IPO Watch: Nexion says it’s the real cloud, the others are just imitating
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Nexion, a company that may stir memories of M2 and the Superloop IPO, has scrapped a convertible note raising and headed straight into pre-IPO fundraising.
The company intends to raise $5m at a pre-money valuation of $9.75m before the end of February, before completing an IPO priced around $1.10 by the end of June.
Nexion sells pure cloud services, a term CEO Paul Glass says has been overused but is the correct description of the business he cofounded.
In short, Nexion provides localised ‘nodes’ in cities, or connection points where businesses can access its private cloud, as well as all of the ICT services that companies may need to do business online.
“A lot of companies in the past have adopted the terminology ‘cloud’ and used that as a basis for their product and their growth. I’m not saying they were wrong, but the Nexion multcloud product is unique in the market,” he told Stockhead.
“The word cloud has been overused.”
That overuse has led to initial difficulties with investors burned by previous ‘cloud’ promises, such as companies like DXN (ASX:DXN) which raised money in April 2018 to build a data centre that took over a year to deliver, or Zyber (ASX:ZYB) which promised a cloud-based secure file sharing software in 2016 and is yet to deliver.
Glass says they have some investor education ahead to explain precisely what they do, mostly around the fact that they have customers and, as of December 31, are profitable.
Glass calls the Nexion approach a multicloud or hybrid system: companies can use public clouds such as those run by Google or Amazon, but some legacy systems need to be on a private cloud — hence the hybrid approach.
Nexion provides a link into the public clouds, while owning and operating nodes for private clouds in six Australia and New Zealand locations.
Investors with long memories may draw a link with M2 Telecommunications, a once-$2bn company which merged with Vocus in 2016. It was known for owning Dodo and iiNet, but a backbone of its revenue was a business called Commander.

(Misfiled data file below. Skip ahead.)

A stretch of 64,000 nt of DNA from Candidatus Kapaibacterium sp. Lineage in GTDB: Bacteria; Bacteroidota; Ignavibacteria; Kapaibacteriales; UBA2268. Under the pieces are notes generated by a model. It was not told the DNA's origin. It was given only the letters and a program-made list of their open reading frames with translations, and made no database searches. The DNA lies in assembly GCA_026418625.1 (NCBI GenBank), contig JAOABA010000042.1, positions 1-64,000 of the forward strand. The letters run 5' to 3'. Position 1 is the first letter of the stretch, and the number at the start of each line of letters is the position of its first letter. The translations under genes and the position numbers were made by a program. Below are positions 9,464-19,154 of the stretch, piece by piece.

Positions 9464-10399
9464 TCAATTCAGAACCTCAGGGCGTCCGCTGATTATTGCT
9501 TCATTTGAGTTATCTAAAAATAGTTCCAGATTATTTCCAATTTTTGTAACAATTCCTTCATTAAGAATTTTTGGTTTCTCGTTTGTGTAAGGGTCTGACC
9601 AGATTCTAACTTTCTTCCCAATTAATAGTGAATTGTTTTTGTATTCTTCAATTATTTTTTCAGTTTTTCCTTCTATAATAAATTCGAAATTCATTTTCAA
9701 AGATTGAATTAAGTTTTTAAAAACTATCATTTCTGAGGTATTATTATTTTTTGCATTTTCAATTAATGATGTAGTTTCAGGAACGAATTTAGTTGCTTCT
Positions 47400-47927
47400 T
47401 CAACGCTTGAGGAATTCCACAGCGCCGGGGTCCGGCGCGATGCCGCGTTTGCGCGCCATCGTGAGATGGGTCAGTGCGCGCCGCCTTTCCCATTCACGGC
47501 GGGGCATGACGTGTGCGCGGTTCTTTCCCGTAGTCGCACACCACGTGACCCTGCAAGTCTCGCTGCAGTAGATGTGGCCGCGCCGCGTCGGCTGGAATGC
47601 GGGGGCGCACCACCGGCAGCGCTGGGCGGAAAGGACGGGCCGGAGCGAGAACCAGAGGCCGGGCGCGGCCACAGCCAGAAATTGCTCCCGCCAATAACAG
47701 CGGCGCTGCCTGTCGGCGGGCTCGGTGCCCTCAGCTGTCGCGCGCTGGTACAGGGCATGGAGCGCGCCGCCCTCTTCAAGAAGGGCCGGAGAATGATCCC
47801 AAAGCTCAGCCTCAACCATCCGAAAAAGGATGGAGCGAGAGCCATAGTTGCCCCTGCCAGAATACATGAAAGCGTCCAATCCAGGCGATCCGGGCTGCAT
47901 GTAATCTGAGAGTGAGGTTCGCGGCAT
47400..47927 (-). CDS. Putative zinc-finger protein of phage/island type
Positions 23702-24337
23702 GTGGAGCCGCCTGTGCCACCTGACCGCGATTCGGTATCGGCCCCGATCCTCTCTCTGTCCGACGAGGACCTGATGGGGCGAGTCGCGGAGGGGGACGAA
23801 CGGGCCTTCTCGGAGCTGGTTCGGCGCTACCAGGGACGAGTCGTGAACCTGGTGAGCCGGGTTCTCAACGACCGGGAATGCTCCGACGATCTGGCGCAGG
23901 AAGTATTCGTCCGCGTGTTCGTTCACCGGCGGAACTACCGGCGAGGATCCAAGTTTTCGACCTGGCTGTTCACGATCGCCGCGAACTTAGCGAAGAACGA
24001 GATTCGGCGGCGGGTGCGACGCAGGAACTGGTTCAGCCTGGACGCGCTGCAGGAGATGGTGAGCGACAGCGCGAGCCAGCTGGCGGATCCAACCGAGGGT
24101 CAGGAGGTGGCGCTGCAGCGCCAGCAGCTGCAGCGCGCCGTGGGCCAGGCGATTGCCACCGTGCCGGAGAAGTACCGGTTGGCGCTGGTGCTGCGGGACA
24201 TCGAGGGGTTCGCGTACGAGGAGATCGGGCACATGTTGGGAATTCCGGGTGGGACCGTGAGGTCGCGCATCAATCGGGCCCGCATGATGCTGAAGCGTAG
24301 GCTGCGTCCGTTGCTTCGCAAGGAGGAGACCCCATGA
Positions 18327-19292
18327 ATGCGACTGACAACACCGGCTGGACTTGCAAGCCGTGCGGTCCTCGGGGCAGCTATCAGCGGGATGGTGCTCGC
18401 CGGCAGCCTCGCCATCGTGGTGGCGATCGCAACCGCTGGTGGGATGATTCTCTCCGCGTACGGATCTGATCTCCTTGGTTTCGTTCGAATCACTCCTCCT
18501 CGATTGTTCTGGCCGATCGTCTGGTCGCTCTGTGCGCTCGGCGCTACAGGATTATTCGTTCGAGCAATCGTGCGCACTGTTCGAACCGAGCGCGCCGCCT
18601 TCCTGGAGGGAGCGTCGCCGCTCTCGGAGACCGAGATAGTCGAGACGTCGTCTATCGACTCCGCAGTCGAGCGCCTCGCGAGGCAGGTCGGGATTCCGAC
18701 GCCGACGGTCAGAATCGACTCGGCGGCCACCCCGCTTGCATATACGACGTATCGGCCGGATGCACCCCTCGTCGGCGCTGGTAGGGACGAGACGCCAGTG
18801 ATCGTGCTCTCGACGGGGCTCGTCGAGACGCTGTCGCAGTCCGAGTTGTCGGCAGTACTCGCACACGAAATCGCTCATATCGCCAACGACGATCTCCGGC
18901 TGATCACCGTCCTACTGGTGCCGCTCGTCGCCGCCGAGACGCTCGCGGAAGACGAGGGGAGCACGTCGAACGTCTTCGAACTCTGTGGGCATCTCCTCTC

Commander built dark fibre networks — private infrastructure that a company could use instead of buying access to, say, the shared Telstra network, without their data travelling down the same pipes and wires as anyone else’s.
Before its merger with Vocus, M2’s dark fibre technology was hailed as the next big thing in networks.
Superloop (ASX:SLC) listed around the same time, in 2015, a company made up of dark fibre assets that had been spun out Megaport (ASX:MP1) a year earlier. It has not been so kind to investors, trading around 92c after listing at $1.
Glass says they torched an idea to raise almost $600,000 from a convertible note before a pre-IPO raise ahead of an IPO, after investors said there were no other pure cloud owner operators on the ASX.
“The multicloud market is proving to be an area of high demand. Companies want to have a multicloud or hybrid cloud strategy as they can’t go solely public,” he told Stockhead.
However, in order for new customers in new locations to access its cloud services, Nexion must build new nodes in new cities, which costs money.
Glass says they are going public in order to raise money quickly after winning contracts, rather than returning after each win cap in hand to private investors.
Two deals in December mean Nexion is profitable, one with a major multinational which they can’t yet name and the other with a hotel development called Windfold Towers where they’re providing all ICT services.
The former will deliver total one-off and recurring revenue of almost $1m and the latter $850,000.